Credits: Veronica Henri/Toronto Sun/QMI Agency
So who was the better premier of Ontario — Mike Harris or Dalton McGuinty?
With McGuinty now in his final days, the irony is the province’s three-term Liberal premier from 2003 to 2013 is sounding a lot like his two-term Conservative predecessor from 1995 to 2002.
Today, it’s McGuinty, who started out by billing himself as “the education premier”, who’s at war with the teacher unions, just as Harris was in his day.
McGuinty’s rhetoric defending his Bill 115, imposing contracts on teachers, freezing their salaries and cutting benefits, sounds a lot like Harris’ rhetoric back in 1997, defending his Bill 160, which took away the power of school boards to tax, introduced standardized testing and reduced teacher prep time.
Ironically, McGuinty, as Liberal opposition leader in 1997 vowed to walk on the picket line in support of teachers when they launched a two-week, province-wide strike against Harris’ bill.
Harris described that strike as “illegal,” just as McGuinty described the one-day strike public elementary school teachers had planned for last Friday, before it was cancelled when the Ontario Labour Relations Board agreed with McGuinty, hours before it was supposed to start.
In contrast, when Harris tried to obtain an injunction forcing teachers back into their classrooms in 1997, an Ontario judge denied the request.
The judge basically agreed with the teachers they were engaged in a political protest, rather than an illegal strike — the very argument the OLRB rejected from the elementary school teachers on Friday. He also ruled Harris had failed to prove the school year was in danger.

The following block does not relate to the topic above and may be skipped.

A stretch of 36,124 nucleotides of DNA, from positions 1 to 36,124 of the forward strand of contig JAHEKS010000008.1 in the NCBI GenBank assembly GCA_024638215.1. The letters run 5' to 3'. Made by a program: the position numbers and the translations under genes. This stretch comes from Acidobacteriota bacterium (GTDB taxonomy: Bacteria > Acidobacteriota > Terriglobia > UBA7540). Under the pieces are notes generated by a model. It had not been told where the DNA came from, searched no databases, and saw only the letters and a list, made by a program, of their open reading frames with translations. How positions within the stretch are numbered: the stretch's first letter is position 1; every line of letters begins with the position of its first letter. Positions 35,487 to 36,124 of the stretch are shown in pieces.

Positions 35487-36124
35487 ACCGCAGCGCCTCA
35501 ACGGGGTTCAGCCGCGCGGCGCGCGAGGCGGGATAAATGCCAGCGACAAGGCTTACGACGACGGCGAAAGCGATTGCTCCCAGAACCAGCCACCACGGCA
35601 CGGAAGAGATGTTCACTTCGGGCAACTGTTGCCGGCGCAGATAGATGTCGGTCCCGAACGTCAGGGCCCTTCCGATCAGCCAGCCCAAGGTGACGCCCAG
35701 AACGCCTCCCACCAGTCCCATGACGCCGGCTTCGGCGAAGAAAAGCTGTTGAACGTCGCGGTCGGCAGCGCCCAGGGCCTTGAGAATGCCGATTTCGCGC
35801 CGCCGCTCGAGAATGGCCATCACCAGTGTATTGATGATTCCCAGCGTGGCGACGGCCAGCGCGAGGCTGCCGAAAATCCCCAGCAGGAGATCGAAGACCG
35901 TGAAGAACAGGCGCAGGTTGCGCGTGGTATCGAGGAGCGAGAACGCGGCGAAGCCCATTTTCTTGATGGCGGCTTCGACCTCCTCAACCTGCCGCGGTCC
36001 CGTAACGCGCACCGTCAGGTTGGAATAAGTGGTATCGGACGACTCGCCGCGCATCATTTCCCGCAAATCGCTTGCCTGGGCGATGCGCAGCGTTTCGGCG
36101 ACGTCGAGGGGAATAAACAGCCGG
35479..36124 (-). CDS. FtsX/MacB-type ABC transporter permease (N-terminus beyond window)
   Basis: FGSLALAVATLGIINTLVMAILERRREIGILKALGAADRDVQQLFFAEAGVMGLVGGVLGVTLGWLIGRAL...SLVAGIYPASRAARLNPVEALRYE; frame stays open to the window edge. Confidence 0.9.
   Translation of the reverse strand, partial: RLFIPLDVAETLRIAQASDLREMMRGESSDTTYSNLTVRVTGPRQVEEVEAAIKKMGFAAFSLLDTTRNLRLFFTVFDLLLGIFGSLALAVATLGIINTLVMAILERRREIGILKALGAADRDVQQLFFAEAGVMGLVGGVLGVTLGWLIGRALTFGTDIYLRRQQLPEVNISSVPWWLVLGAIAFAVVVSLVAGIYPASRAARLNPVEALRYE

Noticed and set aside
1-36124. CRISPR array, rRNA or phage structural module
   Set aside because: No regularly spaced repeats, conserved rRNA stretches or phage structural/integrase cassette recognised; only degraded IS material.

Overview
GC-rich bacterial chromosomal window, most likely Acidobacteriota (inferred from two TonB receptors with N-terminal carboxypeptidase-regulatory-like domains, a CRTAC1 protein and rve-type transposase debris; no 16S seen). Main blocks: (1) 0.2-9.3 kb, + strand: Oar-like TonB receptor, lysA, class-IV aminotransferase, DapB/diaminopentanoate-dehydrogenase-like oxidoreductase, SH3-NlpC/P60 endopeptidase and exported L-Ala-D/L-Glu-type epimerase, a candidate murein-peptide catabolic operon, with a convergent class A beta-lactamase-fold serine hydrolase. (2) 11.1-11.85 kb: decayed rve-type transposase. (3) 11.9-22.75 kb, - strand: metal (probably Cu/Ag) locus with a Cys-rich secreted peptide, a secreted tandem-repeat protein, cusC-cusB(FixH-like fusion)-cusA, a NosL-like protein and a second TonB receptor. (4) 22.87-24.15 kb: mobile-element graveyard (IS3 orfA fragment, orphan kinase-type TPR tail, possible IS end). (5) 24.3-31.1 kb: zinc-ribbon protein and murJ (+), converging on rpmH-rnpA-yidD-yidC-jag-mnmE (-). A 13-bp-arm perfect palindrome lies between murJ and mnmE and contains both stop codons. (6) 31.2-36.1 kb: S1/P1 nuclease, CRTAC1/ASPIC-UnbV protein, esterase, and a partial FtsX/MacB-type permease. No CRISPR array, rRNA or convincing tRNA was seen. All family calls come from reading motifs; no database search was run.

Harris won his only head-to-head election against McGuinty in 1999, winning a majority government, while McGuinty became official opposition leader.
Harris came into office in 1995 complaining about the deficit left by his predecessor, NDP premier Bob Rae.
McGuinty came into office in 2003 complaining about the deficit left by Harris and Ernie Eves, who succeeded Harris and was defeated by McGuinty.
Harris came into power promising to lower taxes, which he did.
McGuinty came into power promising not to raise taxes, a pledge he immediately broke.
Harris took on the province’s public sector unions, famously predicting that by the time he was done, every blade of grass at Queen’s Park would be trampled by protesters.
McGuinty promised to end Harris’ confrontations with civil servants, particularly the teachers’ unions, which he initially achieved by throwing our money at them.
Harris was widely criticized — especially by McGuinty — for his handling of the native protest at Ipperwash, which ended in the OPP shooting of Dudley George.
McGuinty was widely criticized for his handling of the native protest in Caledonia, including complaints from local residents that the OPP failed to enforce the law or protect the town.
Harris blew the privatization of Ontario Hydro, McGuinty blew the implementation of his Green Energy Act.
Harris was widely criticized for seven deaths and hundreds of illnesses resulting from E. coli-tainted water in Walkerton, including charges he contributed to the tragedy by slashing government oversight budgets.
While no deaths occurred, McGuinty was widely criticized for forcing industrial wind turbines on rural Ontario, with hundreds of affected residents claiming adverse health effects and charging the McGuinty government covered them up.
Harris amalgamated the City of Toronto, eliminating six municipal governments and creating the 45-member city council (initially 58 members) we have today.
McGuinty passed the City of Toronto Act, giving Toronto council new taxing powers, which then mayor David Miller used to impose a vehicle registration fee (since rescinded by Mayor Rob Ford) and land transfer tax (which Ford promised to rescind, but hasn’t).
As for who was the better premier, as a fiscal conservative, I’d vote for Harris. But that’s just me.
I suspect it’s an issue Ontarians will be debating for many years to come.